Perhaps the most relevant aspect of the study, in my opinion, is that having a mortgage does not affect biological ageing either positively or negatively, which is surprising, as a mortgage is often a source of psychological stress. In fact, the study does not comment much on this fact, but focuses on comparing renting and home ownership, but I would like to ask the following question: is it possible in Spain to have access to (quality) housing without first having a mortgage and without having problems paying it due to job instability? In any case, as I have already indicated, the study does not conclude that a mortgage accelerates biological ageing, although (and this is relevant) having had problems paying it does accelerate it. Hence the study proposes more facilities and aid for accessing quality housing. 

In any case, the study was carried out in the United Kingdom, a European country with a welfare state more or less similar to that of other European states, and seems to be extrapolated to Spain, as the factors considered as accelerators of biological ageing are basic necessities: too many people in a very small house, defective roofs (this may be especially relevant in the UK because of the rain, but in any case it denotes a low quality of housing), inadequate heating system (this is perhaps not as important a problem in most of Spain as it is in the UK).  

The authors point out that paying rent is a factor that has a much more negative impact than the factors I have just mentioned, and even appears to be more negative than unemployment (when compared to having a job) or having been a smoker (when compared to never having smoked), although these latter conclusions should be taken with caution. 

In any case, it is an interesting study, which, as I have already mentioned, is in line with previous studies, and supports the implementation of social policies not only for ethical reasons (the right to housing), but also because delaying biological ageing and, consequently, the diseases associated with biological ageing, improves people's quality of life and, therefore, represents an investment in preventive medicine.

The author has declared they have no conflicts of interest
EN

Pedro Gullón - alquiler envejecimiento EN

Pedro Gullón

Social epidemiologist and doctor specialising in preventive medicine and public health at the University of Alcalá

Science Media Centre Spain

The study examines whether housing circumstances are related to faster ageing as measured by biological markers. Previous studies have already linked adverse housing conditions to poorer health. This study provides insights into the biological mechanisms that may be behind this. They find that private rental living, continued late payments or exposure to pollution are associated with faster biological ageing, which is estimated to be about half the equivalent of smoking or double that estimated for obesity. This fits with the known literature where we know that financial stress, residential insecurity or exposure to pollutants within the home can lead to poorer health.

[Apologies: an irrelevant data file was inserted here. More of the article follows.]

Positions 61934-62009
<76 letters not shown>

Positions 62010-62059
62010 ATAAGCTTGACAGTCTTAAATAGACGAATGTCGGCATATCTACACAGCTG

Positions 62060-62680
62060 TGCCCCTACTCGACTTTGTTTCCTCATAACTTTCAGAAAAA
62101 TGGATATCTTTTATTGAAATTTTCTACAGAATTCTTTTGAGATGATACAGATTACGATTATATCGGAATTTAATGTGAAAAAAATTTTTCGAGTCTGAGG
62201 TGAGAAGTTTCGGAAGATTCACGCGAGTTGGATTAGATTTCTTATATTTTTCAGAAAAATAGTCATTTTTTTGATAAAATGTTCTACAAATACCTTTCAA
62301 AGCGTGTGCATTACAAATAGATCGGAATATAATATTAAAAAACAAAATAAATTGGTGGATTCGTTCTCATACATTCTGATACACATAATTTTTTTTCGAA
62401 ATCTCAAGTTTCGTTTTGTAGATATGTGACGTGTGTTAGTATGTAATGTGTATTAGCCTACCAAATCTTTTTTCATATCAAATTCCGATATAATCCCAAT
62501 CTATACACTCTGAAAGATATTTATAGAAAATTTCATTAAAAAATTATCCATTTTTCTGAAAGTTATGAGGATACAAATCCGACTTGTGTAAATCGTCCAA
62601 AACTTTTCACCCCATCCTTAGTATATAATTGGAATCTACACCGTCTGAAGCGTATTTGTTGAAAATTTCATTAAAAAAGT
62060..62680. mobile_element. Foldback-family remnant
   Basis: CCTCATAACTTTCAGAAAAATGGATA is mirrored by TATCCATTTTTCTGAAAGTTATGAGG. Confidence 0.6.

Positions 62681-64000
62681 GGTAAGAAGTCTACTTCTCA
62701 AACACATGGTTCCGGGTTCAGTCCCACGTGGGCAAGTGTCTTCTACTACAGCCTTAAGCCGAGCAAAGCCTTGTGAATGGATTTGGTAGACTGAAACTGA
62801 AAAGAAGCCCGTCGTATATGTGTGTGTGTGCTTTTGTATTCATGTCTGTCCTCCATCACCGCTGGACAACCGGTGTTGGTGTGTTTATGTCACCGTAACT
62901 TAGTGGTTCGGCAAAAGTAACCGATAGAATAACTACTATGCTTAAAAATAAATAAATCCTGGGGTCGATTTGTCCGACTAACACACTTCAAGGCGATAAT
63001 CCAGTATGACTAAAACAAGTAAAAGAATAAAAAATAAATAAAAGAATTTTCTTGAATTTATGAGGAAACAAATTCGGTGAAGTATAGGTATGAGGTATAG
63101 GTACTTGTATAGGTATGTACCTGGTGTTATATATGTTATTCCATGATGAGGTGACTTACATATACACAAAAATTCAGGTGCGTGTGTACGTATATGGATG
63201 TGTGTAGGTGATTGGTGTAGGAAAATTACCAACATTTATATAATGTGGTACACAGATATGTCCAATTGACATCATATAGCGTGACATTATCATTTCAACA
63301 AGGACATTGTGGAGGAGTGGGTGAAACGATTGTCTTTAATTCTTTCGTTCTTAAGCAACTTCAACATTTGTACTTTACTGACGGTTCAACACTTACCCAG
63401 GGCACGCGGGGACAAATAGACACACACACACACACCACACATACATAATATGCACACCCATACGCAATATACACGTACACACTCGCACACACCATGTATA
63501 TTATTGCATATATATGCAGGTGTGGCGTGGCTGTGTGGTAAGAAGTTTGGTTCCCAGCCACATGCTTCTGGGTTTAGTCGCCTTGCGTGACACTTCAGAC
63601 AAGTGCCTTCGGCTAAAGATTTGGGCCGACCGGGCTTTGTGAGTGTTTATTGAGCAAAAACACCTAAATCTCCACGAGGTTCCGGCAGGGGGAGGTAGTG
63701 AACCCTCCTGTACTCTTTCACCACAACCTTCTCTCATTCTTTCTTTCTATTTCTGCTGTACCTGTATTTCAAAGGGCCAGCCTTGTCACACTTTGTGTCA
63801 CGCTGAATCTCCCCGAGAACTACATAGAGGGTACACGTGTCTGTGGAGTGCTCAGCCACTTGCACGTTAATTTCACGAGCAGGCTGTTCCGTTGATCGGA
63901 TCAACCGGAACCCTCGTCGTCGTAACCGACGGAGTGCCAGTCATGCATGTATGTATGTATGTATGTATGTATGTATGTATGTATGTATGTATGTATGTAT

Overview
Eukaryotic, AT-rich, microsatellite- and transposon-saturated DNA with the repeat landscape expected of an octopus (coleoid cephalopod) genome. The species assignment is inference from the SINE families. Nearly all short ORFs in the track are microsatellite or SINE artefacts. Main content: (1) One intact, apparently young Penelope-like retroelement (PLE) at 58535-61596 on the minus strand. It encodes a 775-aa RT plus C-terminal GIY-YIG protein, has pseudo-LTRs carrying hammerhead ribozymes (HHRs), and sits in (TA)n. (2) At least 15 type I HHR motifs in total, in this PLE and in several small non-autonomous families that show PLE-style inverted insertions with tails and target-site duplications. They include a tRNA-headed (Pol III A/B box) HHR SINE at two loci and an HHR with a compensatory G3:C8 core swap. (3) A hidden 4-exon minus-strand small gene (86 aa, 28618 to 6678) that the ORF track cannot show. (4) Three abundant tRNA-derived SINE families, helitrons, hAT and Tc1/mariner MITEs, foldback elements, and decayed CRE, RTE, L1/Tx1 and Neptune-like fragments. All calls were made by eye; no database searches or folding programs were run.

The study has a good design with use of UK biobank data. However, there may be some biases in the study, especially because of a very selected study population, with questions still to be answered about how it affects people with other circumstances of racism or whether it also leads to premature ageing in younger people such as children. The study may have relevance as the biological ageing process is potentially reversible, so better housing conditions could reverse these effects.

"I have no economic conflict of interest. There is an ideological conflict of interest in the results of the study, as I consider decent housing conditions to be a basic right".

EN

Rosa Arévalo - alquiler envejecimiento EN

Rosa Arévalo García

Lecturer in Psychobiology at the University of La Laguna

Science Media Centre Spain

This paper raises the possibility that living as a renter may have a negative influence on health and on the speed of ageing. To investigate this possibility, DNA methylation is studied in a large sample of the population.  
It is known that DNA methylation acts on the functionality of certain genes, usually by inhibiting their expression. Younger organisms have a greater number of methylation sites than older organisms. The rate at which this methylation decreases with age depends on many circumstances and marks, in a way, the rate of ageing. 
Although the study is statistically consistent, the conclusions cannot be considered definitive given the interaction of multiple factors in people who cannot afford their own home. Isolating just one of these circumstances may bias the study's conclusions.  
However, the paper delves deeper into the impact that different stressors and, in this case, living in rented accommodation, have on health and ageing. These circumstances should be taken into account when planning social intervention policies.

The author has not responded to our request to declare conflicts of interest
EN
Publications
Are housing circumstances associated with faster epigenetic ageing?
  • Research article
  • Peer reviewed
  • People
Journal
Journal of Epidemiology & Community Health
Publication date
Authors

Amy Clair et al. 

Study types:
  • Research article
  • Peer reviewed
  • People
The 5Ws +1
Publish it
FAQ
Contact